The appellant’s father is a member of the United National Party (UNP) and worked as co-ordinator for the local UNP branch in N. In N, the majority of the population were UNP supporters. He also worked with Mr W, a UNP member and MP for Kurenegala District. The appellant recalled that four of his uncles supported the People’s Liberation Front, or Janatha Vimukthi Peramuna (JVP), and one supported the Sri Lanka Freedom Party (SLFP). The appellant has a large extended family, and therefore could not recall the political affiliations of his other uncles, beyond what he stated above.

The appellant lived with and was raised by his maternal grandmother from the age of five years. There, the appellant lived with his three uncles, two aunts and grandmother. Her house was located some six kilometres away from the appellant’s parents’ home.

It was not until around 1988, when the appellant was 13 years old, that he learned that one of his uncles, MB, was a member of the banned political party, the JVP. The appellant slept in the same room as his uncle, and noticed one day that his uncle had JVP posters in his room, and that he often went out of the house at night through the bedroom window.

One evening, again in 1988, the appellant accompanied his uncle on an outing and was invited to join him at a meeting with other JVP members. The appellant discovered that his uncle MB was, in fact, leader of the JVP chapter in N. The appellant agreed, and later became involved in JVP activities, putting up JVP posters in the street or handing them to others in adjoining villages for distribution.

The appellant also attended JVP meetings and learned more about the JVP and its activities by attending ‘classes’ held in the evenings at the local school. These classes were held sometimes once a month, or two to three times a fortnight, depending on the quantity of JVP posters requiring distribution. From time to time the JVP also held karate lessons at the school, and it was through these classes that the appellant developed his interest in taking up the sport of karate. He often practised his karate at these sessions. It was the appellant’s evidence that the JVP organised karate lessons so that its members would learn how to escape from the police and avoid being apprehended.

The appellant’s activities with the JVP were never discovered by the Sri Lankan authorities. However, around May 1988, when the appellant and his uncle, MB, were at home, three plainclothes policemen came to the house to arrest MB and took him to Ko station. The appellant was assured by his uncle that he would return, before being taken away. Subsequently, later that the evening, MB returned home. The appellant was never told by his uncle what happened to him while in police detention.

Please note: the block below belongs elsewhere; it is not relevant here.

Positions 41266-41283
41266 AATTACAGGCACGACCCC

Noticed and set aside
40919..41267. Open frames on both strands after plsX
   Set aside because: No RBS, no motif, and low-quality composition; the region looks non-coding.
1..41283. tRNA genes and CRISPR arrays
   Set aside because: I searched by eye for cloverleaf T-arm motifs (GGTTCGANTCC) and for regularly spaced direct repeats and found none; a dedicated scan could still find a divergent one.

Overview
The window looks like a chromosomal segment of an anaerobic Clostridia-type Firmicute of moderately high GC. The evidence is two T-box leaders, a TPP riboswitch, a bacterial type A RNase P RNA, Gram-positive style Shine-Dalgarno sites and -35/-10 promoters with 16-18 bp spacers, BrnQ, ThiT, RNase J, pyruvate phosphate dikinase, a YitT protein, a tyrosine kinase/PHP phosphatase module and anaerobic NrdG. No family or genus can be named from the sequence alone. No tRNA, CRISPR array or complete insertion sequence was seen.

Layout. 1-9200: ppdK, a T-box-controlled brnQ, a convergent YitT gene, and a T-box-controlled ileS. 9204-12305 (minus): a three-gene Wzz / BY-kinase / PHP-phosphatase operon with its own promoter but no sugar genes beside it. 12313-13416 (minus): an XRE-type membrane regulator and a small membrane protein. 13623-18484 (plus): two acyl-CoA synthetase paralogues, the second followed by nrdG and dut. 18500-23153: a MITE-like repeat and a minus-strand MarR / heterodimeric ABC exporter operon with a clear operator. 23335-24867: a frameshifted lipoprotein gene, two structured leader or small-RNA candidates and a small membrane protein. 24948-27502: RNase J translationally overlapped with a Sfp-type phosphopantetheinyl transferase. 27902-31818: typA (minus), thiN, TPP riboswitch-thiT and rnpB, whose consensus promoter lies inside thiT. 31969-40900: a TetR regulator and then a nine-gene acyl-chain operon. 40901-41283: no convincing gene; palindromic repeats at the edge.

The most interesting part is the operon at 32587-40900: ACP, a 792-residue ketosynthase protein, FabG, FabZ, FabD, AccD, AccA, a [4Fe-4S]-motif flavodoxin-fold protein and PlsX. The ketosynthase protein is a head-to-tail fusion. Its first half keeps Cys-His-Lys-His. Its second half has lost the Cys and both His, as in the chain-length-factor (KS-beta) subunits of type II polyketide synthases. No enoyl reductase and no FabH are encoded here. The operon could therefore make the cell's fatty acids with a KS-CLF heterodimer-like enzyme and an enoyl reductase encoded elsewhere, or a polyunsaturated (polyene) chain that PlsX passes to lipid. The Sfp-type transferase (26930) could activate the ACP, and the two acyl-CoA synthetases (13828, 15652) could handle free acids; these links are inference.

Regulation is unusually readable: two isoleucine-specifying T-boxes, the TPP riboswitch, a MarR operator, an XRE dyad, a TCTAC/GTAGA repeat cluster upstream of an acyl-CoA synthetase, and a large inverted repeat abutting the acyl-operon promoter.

Despite this, his uncle MB continued his JVP activities until July 1988, when he was arrested by the police for a second time. On this occasion, MB had gone out and was reading a newspaper in a shop, when he was arrested by the police. When he did not return home, the appellant’s grandmother made enquiries with the police, firstly in N, some three and a half miles away from the village, and later at Ko, about 20 to 24 miles away. The police at Ko told the appellant’s grandmother that they did not know anything about MB, but noted his profile as a member of the JVP. The appellant alleged that no action was taken by the police at Ko, recording the grandmother’s report of MB’s disappearance. Similar efforts to ascertain his whereabouts with the police in N, were also unsuccessful.

Following his arrest by the Ko police, and because the police had received a call to another village, B, MB was required to accompany the Ko police to that village. There, the police questioned him about his connection with the JVP, and whether or not he knew the JVP ‘set-up’. MB was assaulted by police in the course of his interrogation and hit with fencing timber. The uncle fainted, and when he regained consciousness found that he was being detained in B prison. While the uncle was in detention, other JVP members had got together and organised a break-in of the prison to help MB escape. Subsequently he escaped prison and made his way back to the appellant’s grandmother’s home. MB’s escape was subsequently

reported on the radio.